We were picked up from Gil’s apartment by a driver, included in the ticket, and taken to the venue, a historic building in Abasto. Upon arrival, we were shown to our seats, along a high counter, elevated behind the dining tables and with a direct, front-on view to stage. Surprisingly, most of the dining tables seemed to be filled with locals, whereas those that arrived for the show only were tourists. We were served wine, also included in the ticket price, and offered the menu for any a la carte snacks we might want to purchase. Before the show started, we were asked to come and have our photo taken with the dancers, where we were instructed into fake poses for the photos which would be offered for sale at some exorbitant price afterwards. Definitely the most touristy “push” of the night and one we laughed about, then tried to put out of our heads in order to enjoy the show.

20130121-171639.jpgThe show started with the orchestra being unveiled in an elegantly framed box above the stage. We were then treated to number after number of great performances, each time with different dancers in amazing costumes. There was an older couple who danced a couple of numbers – a reminder that tango is ageless; and a guy who danced a tango with two brooms tied together – great technique. There were young, dynamic couples who threw each other around, and showed amazing strength and grace.

Meanwhile, the wine service was generous and frequent! There was a brief intermission where the orchestra kept us entertained, banging out some tango numbers, then the dances continued. Each time that we thought it couldn’t get any better, they surprised us with an even more dramatic and incredible performance. The show finished with a group performance, followed by the whole troupe appearing on stage for their well deserved applause.

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The photos aren´t great, but check out the link for a better idea.

After the show, we were delivered to our respective homes by our friendly driver, both agreeing that it had been a thoroughly enjoyable and entertaining evening, certainly worth the cost.

With Gil gone a few days later, and the new year in full swing, I sat down to review some of the notes I’d made when I first arrived, and some of things I hadn’t yet done. I decided to contact one of the puerta cerradas to see if they were open so soon after the holidays, and if they could fit me in for that night. Paladar was a puerta cerrada that I had read about when I first arrived in BA, run by an Argentinian husband and wife team. Their website certainly indicated they were open, and the week’s menu looked delicious. A quick phone call, and chef Pablo confirmed that there was space available. I was in luck, so I rounded Cheryl up, then Laura, an Italian friend that Cheryl had met in Brazil, and we had a date.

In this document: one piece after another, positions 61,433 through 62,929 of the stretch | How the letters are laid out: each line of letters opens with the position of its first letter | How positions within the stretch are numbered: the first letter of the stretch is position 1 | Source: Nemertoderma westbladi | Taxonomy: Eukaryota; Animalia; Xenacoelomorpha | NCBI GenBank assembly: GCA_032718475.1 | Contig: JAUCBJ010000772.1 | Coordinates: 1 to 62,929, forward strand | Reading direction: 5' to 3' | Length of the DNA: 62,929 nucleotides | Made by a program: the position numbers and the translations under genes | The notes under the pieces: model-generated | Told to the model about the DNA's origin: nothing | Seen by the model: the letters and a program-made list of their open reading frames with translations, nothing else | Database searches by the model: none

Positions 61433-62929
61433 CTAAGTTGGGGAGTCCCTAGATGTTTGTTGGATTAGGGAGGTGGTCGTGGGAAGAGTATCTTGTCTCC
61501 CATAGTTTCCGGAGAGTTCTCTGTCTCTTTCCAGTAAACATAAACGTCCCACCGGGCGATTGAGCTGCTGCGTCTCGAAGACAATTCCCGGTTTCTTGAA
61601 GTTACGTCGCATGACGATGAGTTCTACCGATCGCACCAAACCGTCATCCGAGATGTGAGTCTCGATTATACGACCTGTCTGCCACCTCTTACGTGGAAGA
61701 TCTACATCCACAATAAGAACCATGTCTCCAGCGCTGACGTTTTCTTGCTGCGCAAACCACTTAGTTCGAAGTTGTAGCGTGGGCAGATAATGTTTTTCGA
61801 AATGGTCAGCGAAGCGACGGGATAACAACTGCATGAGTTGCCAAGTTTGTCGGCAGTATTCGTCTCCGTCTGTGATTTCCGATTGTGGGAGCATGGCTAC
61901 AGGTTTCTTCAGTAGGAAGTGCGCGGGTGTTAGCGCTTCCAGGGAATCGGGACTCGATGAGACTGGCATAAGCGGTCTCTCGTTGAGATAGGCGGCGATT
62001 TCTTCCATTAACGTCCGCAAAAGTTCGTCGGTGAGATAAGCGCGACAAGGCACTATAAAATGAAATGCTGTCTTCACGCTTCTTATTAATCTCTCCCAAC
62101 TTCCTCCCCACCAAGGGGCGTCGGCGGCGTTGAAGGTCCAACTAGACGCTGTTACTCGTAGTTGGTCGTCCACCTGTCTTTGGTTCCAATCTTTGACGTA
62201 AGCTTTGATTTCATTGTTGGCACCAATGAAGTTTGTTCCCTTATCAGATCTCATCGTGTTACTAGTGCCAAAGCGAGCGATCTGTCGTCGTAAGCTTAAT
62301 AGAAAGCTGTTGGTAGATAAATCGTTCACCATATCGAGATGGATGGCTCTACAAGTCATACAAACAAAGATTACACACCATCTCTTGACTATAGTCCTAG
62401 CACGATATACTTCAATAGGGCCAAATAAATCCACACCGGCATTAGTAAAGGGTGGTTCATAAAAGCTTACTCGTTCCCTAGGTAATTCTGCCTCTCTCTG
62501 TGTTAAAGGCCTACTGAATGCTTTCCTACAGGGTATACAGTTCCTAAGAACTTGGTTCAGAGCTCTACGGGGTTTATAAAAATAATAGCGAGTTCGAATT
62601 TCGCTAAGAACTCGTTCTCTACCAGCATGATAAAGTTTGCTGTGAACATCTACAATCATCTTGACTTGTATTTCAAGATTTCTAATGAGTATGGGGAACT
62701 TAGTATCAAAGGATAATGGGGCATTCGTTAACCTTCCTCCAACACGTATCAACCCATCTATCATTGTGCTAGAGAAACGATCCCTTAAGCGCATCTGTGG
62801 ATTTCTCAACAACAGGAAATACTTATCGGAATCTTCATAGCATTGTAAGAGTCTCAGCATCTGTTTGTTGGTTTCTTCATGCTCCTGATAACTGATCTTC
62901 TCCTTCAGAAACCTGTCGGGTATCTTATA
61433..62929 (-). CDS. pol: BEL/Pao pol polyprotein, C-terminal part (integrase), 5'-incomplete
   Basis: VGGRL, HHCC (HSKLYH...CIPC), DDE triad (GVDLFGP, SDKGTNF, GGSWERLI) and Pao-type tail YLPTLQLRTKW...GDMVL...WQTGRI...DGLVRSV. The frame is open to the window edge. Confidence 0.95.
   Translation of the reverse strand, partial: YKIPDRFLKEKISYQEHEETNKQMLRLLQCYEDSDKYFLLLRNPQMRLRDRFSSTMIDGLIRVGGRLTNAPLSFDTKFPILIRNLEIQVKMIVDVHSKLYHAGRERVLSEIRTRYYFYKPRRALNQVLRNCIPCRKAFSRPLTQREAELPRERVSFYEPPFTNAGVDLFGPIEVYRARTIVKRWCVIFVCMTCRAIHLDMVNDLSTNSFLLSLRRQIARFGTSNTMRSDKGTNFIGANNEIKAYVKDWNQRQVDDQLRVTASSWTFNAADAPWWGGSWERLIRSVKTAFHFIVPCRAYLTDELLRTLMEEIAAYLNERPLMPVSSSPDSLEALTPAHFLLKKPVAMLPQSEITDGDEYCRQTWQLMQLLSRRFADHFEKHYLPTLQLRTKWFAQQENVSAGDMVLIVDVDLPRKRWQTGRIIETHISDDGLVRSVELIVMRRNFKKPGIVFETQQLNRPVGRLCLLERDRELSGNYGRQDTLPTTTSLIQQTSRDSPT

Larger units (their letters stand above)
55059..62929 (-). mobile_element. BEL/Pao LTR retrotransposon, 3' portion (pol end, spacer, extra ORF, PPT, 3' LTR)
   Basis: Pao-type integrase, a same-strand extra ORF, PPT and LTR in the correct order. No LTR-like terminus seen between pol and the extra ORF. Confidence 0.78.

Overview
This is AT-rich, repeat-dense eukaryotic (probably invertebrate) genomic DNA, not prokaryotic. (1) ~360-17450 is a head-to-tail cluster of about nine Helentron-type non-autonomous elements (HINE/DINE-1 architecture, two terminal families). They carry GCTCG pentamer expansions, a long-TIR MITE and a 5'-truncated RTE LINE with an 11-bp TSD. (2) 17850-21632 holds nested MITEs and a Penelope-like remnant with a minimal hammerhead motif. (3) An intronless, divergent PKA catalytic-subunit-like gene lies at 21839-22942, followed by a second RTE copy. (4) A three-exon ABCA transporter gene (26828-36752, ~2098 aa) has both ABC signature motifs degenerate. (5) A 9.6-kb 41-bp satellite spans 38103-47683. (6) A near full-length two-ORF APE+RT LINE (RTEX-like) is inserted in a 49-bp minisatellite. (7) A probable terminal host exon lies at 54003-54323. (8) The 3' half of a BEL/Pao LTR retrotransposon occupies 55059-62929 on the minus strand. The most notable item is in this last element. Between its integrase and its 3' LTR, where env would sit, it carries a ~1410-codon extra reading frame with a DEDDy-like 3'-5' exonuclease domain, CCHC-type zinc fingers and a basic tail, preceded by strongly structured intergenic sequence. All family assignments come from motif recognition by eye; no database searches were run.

Laura and I shared a cab from Palermo and, just as we climbed into the taxi, the skies opened and the rain started in full force. With no umbrella, we ran to the door, hoping we were in the right place. With a puerta cerrada, it just looks like someone’s apartment or house, and there are no signs to indicate a restaurant. Luckily, we were, and Cheryl was waiting for us at the table.

20130121-171723.jpgThe menu included matched wines, and we were welcomed and served a glass of bubbles by sommelier Ivana. We were in an apartment on the second floor of the building, and a huge window gave us a tree-level view over the rainy street. Our courses started with an appetiser of a perfectly cooked “langostino” (or prawn to us) on a creamy aioli, followed by an entrée of a brie and tomato tart. Each were matched with wines that were well-explained by Ivana, tonight favouring the higher altitude region of Salta.

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Our main course was lamb served with a quinoa salad and tzatziki. A Greek influenced dish that transported us back to the streets of Melbourne and was a hit with the Aussie girls!

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We had a delicious pre-dessert, a light and fresh lime and basil sorbet, followed by the real deal, a heavier and richer dulce de leche creme brulee.

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We finished the meal with a nice coffee, and Pablo brought the couple’s baby daughter out from the kitchen to see us. He told us that they had recently been able to buy a house, so no longer live in the apartment, using it exclusively now for the restaurant. I had the feeling that we’d experienced an authentic puerta cerrada, set in what had been their home, and run by an Argentinian couple who’d put their hearts into it. The food and wine were incredible, the girly company great, and it was a nice way to spend one of my last nights in BA.